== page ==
Of late all you have really heard from the Labour party and the left in general is complaints about reforms to the NHS, which are long overdue. They have done as much scaremongering as they possibly can about how the NHS will change in to some American System and if you can’t afford to pay then you will basically die in the streets.
However if we cast our minds back to 2010, the Labour party themselves were saying that reform was needed and that bringing in private companies to the NHS would benefit the system and make it better for everyone. Yet now in opposition they apparently just want to oppose everything that is being done, regardless if it’s needed or will benefit society.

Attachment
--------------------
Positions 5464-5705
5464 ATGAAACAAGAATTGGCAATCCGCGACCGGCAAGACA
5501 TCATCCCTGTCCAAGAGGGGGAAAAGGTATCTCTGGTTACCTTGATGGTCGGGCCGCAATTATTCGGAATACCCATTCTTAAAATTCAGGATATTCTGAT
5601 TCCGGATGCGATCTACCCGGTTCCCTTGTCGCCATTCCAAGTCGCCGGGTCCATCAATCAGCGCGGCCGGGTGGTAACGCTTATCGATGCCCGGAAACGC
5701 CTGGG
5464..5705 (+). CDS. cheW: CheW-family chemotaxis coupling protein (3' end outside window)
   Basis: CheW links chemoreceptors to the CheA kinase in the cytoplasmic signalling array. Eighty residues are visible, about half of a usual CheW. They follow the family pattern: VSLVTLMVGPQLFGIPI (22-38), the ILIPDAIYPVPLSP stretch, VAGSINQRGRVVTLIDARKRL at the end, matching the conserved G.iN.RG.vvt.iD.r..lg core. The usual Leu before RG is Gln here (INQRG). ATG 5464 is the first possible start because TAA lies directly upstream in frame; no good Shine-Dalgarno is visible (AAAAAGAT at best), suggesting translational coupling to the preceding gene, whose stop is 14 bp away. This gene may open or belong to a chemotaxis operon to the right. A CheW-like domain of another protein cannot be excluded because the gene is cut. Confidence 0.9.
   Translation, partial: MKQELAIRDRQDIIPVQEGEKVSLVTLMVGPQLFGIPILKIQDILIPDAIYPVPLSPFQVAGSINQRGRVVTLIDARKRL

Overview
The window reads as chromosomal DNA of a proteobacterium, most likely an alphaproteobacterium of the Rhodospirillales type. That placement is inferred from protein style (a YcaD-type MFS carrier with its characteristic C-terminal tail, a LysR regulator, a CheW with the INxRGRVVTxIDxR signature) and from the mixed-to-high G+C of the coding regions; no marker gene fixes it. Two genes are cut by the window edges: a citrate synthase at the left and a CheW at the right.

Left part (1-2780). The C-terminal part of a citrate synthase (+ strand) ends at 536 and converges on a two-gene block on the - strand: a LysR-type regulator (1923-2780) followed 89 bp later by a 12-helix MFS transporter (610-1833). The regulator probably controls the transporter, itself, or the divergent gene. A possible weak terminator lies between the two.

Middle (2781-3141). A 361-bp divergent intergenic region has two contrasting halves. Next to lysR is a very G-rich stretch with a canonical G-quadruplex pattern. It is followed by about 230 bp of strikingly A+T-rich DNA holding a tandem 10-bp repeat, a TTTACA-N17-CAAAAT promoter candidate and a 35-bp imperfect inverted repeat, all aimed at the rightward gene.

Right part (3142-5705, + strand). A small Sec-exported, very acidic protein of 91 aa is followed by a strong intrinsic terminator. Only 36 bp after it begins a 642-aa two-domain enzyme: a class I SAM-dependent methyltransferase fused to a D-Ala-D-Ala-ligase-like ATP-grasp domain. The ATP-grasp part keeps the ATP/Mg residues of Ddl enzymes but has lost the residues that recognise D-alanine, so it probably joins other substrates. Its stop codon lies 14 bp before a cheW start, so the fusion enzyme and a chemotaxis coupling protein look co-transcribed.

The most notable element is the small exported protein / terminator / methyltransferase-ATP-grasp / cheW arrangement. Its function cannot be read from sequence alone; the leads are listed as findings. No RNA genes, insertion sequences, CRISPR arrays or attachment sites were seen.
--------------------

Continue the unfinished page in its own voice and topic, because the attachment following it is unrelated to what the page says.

Anyhow back to the point, the NHS I think everyone approves of and likes; and its always the corner stone of any general election campaign. As you can win over some swing voters by saying you’ll pump in x many millions of pounds to cancer treatment or maternity care.
However come 2015, the Labour party have put themselves in a very tight corner. For them to be able to legitimately use the NHS as a campaigning tool, there is only one situation that they will be able to legitimately use; and that is that the NHS is in a worse situation than it is now be that patient care has got worse or its costing a lot more money to operate the NHS than now with increased bureaucracy. If the changes do very little and its much about the same as it is now, then they have no grounds if the NHS is more efficient and treats patients quicker, patients are happier or it saves money then they have shot themselves in the foot.